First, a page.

Duffee on Fast Track, White Believes

By Mike Whitman Sep 1, 2009
PORTLAND, Ore. -- Todd Duffee walked into the Octagon for the first time as one of the sport’s hottest prospects. He walked out a UFC record holder.

In the third fight on the UFC 102 “Couture vs. Nogueira” undercard, Duffee crushed Tim Hague with a stunning seven-second knockout, as he set a new mark for the fastest KO in promotional history. Nearly the instant the fight began, Duffee dropped Hague with a stiff left jab, followed up with heavy shots, relieved Hague of his senses and ended a near year-long hiatus from competition.

“I expected a three-round war. I wouldn’t say it’s unfulfilling, because it gave me an opportunity to get ‘KO of the Night,’ which would have been a complete life-changer for me,” Duffee said. “Tim’s a tough opponent. I’d like to see him back out there. It’s been a year since I last fought. I’d like to get out there again soon to find out how much I’ve developed. I want to be a better martial artist everyday.”

Despite such a long break between fights, Duffee showed no signs of ring rust and was so eager to begin the match that he shunned Hague’s invitation to touch gloves before the bout began.

“No disrespect to Tim, but I felt like I was better in every aspect. I knew I was a better athlete. That’s not me trying to be arrogant, but there’s maybe three or four guys out there that are as athletic as I am,” Duffee said. “This week has been the least-stressful week of my last year -- no question. Finally getting to walk out there, it was probably the most calming feeling ever.”

Dave Mandel/Sherdog.com

Todd Duffee stopped Tim Hague
in just seven seconds at UFC 102.
Though the American Top Team product did not earn “Knockout of the Night” honors -- they went to middleweight contender Nate Marquardt -- he remains one of MMA’s most exciting young talents. He has a plethora of natural tools at his disposal, which, when coupled with some experience, could pose a serious threat to the UFC’s heavyweight division. In his last outing before entering the UFC, he dominated Pride Fighting Championships and UFC veteran Assuerio Silva at Jungle Fight 11 en route to a second-round stoppage victory. At 6-foot-3, 260 pounds and sporting a physique that would make Charles Atlas blush, no one doubts the 23-year-old’s potential. The real question surrounding Duffee’s career is simple: with only five fights under his belt, has he proven himself ready for prime time?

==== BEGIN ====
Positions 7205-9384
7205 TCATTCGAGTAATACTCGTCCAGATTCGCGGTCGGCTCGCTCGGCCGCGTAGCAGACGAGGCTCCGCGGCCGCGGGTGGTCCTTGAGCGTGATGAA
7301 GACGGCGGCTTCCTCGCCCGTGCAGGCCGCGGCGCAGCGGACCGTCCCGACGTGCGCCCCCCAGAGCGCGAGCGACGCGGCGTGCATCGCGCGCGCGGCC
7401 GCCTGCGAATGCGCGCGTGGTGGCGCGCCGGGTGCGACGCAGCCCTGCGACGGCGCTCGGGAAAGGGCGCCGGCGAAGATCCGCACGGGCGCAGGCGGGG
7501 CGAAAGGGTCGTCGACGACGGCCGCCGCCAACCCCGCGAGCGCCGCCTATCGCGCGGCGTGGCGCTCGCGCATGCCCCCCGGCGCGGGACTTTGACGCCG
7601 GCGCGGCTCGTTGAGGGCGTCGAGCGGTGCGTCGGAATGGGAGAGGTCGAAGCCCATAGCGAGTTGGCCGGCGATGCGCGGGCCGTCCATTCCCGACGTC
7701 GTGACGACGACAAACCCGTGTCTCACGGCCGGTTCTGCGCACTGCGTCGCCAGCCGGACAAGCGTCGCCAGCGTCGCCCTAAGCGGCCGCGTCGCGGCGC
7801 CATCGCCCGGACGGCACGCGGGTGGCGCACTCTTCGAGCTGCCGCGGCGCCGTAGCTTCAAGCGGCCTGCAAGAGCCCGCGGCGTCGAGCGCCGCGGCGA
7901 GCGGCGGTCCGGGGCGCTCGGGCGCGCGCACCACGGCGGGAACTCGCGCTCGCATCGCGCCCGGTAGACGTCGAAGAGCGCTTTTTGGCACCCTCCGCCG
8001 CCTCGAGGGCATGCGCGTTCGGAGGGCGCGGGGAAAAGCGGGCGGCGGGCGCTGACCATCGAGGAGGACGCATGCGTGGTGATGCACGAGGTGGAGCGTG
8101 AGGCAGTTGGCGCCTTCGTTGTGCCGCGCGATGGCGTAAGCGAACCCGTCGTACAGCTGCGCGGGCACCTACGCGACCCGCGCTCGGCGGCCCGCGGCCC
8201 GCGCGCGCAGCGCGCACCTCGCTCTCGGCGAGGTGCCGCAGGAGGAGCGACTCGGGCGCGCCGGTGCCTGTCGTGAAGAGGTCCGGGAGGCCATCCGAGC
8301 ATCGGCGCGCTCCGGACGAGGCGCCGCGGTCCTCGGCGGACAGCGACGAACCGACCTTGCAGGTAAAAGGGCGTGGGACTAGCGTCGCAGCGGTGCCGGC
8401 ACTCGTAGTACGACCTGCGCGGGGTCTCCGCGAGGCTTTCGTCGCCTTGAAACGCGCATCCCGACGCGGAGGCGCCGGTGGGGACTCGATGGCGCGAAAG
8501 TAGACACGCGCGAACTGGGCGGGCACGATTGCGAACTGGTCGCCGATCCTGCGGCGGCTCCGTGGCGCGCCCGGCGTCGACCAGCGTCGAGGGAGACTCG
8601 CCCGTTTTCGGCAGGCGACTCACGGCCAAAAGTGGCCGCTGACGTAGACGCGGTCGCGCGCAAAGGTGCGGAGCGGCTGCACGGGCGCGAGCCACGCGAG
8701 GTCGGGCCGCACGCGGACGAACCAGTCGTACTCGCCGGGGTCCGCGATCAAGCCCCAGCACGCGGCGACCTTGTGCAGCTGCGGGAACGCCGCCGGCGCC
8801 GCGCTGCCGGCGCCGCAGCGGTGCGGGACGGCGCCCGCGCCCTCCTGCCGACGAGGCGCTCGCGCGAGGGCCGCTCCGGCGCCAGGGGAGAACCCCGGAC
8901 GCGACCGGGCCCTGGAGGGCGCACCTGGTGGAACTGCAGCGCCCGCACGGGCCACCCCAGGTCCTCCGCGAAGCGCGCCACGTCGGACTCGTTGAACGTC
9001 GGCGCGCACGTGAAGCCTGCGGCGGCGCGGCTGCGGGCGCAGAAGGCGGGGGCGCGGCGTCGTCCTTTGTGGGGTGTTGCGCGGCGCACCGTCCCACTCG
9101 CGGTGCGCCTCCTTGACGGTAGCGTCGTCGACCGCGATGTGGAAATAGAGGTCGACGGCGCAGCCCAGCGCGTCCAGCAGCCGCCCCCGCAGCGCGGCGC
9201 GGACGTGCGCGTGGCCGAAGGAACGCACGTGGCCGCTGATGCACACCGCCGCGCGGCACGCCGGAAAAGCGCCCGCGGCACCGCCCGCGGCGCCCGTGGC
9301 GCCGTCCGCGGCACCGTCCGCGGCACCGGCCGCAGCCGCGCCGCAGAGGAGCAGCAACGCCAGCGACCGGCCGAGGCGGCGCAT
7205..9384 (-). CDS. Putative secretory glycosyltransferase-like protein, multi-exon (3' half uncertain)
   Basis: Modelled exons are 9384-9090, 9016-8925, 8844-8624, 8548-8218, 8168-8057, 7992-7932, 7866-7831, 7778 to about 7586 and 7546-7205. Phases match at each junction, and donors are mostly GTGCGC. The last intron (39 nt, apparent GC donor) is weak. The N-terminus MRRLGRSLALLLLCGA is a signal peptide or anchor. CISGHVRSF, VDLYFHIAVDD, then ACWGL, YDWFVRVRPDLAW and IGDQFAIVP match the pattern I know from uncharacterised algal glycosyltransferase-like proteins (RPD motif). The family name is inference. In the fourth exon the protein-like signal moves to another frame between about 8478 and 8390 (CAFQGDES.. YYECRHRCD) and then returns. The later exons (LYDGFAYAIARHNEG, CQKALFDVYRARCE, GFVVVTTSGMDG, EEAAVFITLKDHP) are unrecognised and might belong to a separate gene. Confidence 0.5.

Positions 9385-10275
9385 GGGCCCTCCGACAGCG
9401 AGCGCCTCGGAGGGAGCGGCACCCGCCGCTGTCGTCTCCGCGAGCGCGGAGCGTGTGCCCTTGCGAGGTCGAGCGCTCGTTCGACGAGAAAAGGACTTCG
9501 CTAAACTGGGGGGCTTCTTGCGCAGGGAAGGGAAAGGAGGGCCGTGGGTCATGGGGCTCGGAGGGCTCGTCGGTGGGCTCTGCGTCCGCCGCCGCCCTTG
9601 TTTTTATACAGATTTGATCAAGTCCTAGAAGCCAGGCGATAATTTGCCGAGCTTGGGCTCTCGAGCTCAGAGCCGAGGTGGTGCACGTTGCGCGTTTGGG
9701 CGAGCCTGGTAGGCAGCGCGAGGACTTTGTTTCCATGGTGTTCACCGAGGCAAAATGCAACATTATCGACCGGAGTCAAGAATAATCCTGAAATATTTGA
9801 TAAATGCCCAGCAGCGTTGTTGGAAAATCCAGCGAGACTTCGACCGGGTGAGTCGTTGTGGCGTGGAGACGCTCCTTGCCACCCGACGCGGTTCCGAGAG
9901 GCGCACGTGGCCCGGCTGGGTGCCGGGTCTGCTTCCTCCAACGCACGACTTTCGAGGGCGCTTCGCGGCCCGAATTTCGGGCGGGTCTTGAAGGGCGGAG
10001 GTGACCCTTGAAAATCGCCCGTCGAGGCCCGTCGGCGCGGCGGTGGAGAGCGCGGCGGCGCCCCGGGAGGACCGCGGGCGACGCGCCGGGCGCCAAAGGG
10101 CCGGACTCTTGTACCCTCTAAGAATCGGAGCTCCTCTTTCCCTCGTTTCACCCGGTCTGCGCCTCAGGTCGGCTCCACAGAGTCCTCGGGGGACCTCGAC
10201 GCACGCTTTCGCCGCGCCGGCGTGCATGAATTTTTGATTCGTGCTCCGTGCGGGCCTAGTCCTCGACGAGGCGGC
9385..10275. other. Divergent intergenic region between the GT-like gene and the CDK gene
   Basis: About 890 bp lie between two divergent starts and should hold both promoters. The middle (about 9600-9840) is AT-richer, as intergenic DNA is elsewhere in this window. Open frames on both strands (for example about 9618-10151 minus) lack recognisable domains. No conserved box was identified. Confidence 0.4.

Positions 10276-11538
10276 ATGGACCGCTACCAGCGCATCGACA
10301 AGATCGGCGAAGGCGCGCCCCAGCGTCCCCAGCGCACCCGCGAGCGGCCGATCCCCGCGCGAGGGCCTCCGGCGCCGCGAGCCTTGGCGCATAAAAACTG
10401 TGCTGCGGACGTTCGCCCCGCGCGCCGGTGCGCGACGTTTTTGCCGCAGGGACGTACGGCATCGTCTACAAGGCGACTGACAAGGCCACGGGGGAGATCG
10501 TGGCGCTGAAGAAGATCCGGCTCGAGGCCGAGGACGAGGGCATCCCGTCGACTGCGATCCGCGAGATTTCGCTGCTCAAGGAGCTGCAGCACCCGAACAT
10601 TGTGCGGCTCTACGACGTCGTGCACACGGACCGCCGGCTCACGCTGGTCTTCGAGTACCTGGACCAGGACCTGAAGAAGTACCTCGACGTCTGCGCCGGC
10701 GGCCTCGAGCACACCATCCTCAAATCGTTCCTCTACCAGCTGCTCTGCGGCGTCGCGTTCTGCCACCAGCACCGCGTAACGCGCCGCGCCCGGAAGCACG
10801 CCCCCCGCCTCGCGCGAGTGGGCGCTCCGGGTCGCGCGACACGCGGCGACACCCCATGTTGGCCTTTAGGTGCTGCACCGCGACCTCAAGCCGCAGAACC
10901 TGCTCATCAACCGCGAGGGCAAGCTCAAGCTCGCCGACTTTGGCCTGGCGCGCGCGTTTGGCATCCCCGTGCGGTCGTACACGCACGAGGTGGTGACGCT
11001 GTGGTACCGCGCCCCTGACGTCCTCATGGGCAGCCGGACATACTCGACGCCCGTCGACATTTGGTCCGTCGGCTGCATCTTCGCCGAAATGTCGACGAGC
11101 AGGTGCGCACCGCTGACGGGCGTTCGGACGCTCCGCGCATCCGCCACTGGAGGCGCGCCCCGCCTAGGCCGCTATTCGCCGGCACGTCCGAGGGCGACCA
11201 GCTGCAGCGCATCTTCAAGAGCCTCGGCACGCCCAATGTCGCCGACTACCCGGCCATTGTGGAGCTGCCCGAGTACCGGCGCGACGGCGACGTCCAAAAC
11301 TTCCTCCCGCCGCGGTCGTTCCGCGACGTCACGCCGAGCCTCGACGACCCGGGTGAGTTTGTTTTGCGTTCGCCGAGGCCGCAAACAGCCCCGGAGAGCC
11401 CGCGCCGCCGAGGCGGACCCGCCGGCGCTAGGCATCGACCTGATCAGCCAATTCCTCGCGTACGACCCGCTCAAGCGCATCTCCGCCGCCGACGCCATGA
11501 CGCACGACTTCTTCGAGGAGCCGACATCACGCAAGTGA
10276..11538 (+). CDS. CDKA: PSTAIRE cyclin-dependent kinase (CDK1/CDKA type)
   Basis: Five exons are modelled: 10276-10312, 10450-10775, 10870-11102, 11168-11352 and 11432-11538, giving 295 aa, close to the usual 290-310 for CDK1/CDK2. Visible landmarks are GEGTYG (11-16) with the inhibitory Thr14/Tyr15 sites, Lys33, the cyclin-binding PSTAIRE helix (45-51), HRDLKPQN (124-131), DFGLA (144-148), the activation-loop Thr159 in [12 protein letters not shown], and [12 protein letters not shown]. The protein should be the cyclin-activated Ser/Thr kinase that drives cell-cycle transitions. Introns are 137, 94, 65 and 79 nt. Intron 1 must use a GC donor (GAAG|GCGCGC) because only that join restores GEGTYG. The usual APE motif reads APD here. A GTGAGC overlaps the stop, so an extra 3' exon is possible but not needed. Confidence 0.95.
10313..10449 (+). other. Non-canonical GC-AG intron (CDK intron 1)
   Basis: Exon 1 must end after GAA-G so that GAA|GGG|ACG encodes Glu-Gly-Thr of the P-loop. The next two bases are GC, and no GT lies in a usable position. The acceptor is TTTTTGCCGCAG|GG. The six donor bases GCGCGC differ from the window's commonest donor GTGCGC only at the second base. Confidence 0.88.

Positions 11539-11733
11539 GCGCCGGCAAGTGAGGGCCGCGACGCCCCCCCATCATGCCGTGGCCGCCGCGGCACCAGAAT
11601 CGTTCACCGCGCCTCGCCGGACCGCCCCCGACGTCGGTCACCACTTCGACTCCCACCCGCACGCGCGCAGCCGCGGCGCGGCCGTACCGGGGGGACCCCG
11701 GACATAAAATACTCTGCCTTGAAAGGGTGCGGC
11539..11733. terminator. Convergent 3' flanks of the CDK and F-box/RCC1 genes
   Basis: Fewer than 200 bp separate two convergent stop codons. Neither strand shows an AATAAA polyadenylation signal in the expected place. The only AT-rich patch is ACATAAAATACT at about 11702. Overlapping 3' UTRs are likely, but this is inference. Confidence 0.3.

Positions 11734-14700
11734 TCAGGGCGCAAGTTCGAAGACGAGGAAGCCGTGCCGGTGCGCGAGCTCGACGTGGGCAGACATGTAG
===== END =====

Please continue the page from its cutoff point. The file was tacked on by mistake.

“[The quick KO] is a little bittersweet, but I think it’s going to probably build the hype. People who really know the sport are going to say, ‘We still need to see him.’ It’s sickening for me to hear that,” Duffee said. “I want to prove myself bad. At this point in my career, I feel like I should already have had 10 or 15 high-level fights, and I would like a chance to prove that.”

UFC President Dana White agrees with the heavyweight. When asked at the post-fight press conference what his plans were for the young lion from ATT, White did not dance around the question.

“[Duffee] came up to me in the back and said, ‘I want to fight again. I want to fight soon.’ I know I have managers and everything else [to deal with before making a fight], but I want to get him in there as soon as possible,” White said. “I want to fast-track him. I want him to fight good guys right now. This kid is fired up, and I like that.”

Exactly what that means could be up for debate. There are plenty of intriguing matchups for Duffee in the UFC’s deep and ever-growing heavyweight pool, but will White and matchmaker Joe Silva follow through and throw Duffee into the frying pan against legitimate contenders? That query notwithstanding, the young heavyweight can take some short-term encouragement in his record-setting knockout.
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